Molybdenum-based electrolysis catalyst system has promise to reduce cost of hydrogen production
One of the blocks along the path to greater use of hydrogen in energy systems has been the cost of producing the gas. Although dreams of a ‘hydrogen economy’ entirely displacing industrial-economic models based around hydrocarbons have not come to fruition, the energy density of hydrogen and its potential for energy production free from carbon emissions are still seen by proponents as being under-utilised.
One of the main problems has been the cost of producing hydrogen by splitting water by electrolysis, the only way to make the gas without emitting carbon is if renewable or nuclear electricity is used (the alternative is to strip hydrogen away from methane, which requires carbon-capture to be emission free). Water is so stable that electrolysis needs a highly-active catalyst, and the precious metal platinum has always been the material of choice. However, it is so scarce and expensive that the cost of efficient electrolysers has tended to be high.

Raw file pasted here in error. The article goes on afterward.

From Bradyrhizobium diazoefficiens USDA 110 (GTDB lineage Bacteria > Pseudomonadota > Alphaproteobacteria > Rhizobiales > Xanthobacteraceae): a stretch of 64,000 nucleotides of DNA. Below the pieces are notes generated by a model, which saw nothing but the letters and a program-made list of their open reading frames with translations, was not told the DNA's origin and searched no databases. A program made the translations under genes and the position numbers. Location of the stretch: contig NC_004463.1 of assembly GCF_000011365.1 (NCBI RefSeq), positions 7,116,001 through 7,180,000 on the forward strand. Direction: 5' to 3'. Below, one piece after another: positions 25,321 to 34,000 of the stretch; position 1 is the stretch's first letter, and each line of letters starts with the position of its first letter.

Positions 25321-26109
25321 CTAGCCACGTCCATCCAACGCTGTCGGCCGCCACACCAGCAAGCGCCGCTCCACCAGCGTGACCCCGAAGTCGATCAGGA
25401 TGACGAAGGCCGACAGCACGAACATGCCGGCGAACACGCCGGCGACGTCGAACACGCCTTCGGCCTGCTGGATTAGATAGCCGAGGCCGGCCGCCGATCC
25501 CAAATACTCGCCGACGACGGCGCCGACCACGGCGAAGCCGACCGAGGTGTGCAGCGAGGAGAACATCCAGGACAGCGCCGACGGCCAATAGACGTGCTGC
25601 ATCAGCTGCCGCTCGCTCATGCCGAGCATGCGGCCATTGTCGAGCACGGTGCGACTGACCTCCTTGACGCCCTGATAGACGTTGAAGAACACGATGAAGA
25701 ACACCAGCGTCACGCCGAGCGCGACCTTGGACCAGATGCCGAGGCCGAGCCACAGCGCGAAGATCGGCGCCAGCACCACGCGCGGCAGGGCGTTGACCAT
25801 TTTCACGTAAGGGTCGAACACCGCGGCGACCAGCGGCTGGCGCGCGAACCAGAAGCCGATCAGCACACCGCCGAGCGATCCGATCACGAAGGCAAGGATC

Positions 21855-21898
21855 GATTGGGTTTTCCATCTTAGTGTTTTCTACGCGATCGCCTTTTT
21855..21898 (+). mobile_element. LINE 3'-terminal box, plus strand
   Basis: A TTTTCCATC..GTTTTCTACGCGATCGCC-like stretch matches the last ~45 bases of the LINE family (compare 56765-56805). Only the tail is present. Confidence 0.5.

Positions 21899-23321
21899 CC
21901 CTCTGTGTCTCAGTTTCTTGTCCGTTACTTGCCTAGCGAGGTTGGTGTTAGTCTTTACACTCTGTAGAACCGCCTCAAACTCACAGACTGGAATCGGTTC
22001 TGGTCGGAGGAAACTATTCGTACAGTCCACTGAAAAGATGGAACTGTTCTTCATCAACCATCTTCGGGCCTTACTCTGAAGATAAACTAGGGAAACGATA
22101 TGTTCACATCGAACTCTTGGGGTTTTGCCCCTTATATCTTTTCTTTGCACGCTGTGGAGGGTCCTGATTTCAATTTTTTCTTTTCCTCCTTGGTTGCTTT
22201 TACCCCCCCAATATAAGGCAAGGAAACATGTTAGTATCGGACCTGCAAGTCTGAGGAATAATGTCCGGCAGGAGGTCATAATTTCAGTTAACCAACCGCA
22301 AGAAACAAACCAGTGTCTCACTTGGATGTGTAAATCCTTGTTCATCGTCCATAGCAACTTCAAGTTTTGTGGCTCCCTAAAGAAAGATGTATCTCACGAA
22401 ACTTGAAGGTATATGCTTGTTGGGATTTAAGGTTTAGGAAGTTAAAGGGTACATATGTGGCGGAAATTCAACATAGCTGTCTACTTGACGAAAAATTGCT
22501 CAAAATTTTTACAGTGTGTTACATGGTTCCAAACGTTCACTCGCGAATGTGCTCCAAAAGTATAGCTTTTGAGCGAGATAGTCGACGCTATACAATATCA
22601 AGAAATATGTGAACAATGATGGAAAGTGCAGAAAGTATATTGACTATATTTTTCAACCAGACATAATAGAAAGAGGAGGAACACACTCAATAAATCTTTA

A multinational team involving researchers from the Technical University of Dresden, the University of Lyon, Tohoku University in japan and the Fraunhofer Institute for Ceramic Technologies and Systems has now found that a catalyst system based on molybdenum and nickel displays activity comparable to platinum at potentially much lower cost. In a paper in Nature Communications, the team explains how it formed nanoparticles of the alloy MoNi4 on cuboids of MoO2 that were supported on nickel foam.
The paper explains that nickel is good at dissociating water, while molybdenum is good at adsorbing hydrogen on its surface. The resulting catalyst outperforms any other platinum-free catalyst, the team claims.